Discovering the role of titin (TTN) in anthracycline-induced cardiac dysfunction in breast cancer. 01/11/2019 - 31/10/2023

Abstract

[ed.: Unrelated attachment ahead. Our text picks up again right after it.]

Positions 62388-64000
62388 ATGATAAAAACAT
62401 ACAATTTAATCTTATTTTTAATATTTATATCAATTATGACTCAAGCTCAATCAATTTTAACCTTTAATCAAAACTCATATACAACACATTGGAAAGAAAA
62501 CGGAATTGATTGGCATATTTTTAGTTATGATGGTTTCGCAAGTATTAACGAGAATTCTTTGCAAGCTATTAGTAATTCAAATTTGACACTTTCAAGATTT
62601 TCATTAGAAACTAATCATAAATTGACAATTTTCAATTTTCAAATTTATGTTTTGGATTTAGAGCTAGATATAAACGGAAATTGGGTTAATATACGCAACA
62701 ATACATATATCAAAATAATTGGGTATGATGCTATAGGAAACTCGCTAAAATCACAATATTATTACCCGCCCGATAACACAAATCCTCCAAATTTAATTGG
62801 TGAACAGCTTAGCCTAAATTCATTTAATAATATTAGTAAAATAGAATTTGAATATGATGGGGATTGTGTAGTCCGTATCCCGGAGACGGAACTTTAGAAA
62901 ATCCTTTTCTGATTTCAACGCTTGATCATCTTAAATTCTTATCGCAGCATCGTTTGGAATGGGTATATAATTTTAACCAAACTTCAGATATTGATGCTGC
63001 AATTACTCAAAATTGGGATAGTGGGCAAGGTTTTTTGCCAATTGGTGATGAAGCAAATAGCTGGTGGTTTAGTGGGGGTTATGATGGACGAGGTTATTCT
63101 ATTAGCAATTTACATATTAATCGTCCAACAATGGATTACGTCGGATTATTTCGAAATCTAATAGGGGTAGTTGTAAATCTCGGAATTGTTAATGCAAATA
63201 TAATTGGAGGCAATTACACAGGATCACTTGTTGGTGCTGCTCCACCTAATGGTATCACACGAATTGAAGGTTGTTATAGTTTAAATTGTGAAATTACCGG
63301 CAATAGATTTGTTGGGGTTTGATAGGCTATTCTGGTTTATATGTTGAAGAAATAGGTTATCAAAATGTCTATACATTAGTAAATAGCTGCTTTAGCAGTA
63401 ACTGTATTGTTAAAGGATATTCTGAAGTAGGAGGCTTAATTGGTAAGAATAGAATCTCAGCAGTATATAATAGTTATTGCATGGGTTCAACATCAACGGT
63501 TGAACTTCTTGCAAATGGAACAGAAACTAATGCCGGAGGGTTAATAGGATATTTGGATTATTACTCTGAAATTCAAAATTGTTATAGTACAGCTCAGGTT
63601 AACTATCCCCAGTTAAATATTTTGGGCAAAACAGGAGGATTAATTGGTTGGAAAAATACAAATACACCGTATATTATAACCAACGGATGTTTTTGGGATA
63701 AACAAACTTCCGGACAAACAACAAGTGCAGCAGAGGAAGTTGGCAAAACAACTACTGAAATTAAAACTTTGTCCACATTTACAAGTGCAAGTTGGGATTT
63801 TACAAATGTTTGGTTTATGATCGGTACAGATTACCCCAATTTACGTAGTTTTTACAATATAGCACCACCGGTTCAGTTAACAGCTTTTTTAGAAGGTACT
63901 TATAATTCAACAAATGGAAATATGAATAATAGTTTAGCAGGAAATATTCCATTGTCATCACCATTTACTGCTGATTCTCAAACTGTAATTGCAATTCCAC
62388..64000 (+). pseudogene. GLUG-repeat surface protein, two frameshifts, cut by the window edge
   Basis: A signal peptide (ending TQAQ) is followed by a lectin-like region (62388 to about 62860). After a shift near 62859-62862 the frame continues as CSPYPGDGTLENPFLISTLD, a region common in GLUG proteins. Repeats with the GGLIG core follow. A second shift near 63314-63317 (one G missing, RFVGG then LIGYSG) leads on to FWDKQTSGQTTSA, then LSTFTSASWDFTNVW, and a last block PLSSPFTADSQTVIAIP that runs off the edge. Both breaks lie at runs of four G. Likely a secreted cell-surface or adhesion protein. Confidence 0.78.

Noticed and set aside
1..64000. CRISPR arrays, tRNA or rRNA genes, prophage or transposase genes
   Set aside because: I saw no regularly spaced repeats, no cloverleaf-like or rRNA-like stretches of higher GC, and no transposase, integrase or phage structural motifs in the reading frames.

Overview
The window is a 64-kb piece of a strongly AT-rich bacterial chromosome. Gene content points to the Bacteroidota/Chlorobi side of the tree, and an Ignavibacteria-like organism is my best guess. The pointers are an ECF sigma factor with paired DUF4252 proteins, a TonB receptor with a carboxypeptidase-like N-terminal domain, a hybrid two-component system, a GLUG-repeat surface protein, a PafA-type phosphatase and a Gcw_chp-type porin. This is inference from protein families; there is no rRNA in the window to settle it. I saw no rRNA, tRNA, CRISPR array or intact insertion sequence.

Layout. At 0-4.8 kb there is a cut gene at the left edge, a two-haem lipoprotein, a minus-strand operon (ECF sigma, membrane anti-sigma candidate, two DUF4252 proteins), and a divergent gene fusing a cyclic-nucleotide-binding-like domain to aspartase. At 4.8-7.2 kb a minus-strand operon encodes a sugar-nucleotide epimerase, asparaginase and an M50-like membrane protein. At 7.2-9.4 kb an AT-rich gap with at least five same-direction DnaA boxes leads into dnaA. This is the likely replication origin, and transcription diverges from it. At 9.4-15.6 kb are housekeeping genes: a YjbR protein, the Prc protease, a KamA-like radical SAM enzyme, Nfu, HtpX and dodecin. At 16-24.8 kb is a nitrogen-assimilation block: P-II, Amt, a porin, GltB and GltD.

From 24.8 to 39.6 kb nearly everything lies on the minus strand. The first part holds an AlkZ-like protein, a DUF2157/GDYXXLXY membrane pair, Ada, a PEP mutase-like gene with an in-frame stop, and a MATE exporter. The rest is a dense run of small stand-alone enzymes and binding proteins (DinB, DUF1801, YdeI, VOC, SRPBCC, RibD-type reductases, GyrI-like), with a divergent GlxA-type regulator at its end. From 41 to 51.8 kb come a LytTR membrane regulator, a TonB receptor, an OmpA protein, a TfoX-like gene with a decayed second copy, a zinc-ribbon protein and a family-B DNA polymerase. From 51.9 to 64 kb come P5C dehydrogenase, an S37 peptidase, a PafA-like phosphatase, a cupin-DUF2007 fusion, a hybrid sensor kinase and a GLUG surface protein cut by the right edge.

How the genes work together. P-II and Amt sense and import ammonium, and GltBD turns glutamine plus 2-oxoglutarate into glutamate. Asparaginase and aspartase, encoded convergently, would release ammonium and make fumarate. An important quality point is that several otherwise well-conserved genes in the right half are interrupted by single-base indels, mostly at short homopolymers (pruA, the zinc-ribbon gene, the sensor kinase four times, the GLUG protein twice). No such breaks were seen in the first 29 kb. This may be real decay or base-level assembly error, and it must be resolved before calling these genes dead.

Anthracyclines are the mainstay of chemotherapeutic treatment in a wide range of malignancies, including breast cancer and frequent childhood cancers. Due to a growing population of cancer-survivors, the importance of long-term complications of anti-cancer treatment has increased. Today's breast cancer patients may become tomorrow's heart failure patients. There is an important inter individual susceptibility for the development of cardiotoxicity. This variation is not fully explained by differences in clinical risk factors. Therefore, it is suggested that genetic variations may play a role. It was recently shown that genetic variants in titin, an import anchoring protein in the cardiomyocytes, can cause a predisposition to dilated cardiomyopathies that are clinically similar to chemotherapy-induced cardiotoxicity In this research project we aim to investigate whether mutations in important structural cardiac genes, more specific titin, can cause an increased susceptibility for cardiotoxicity.

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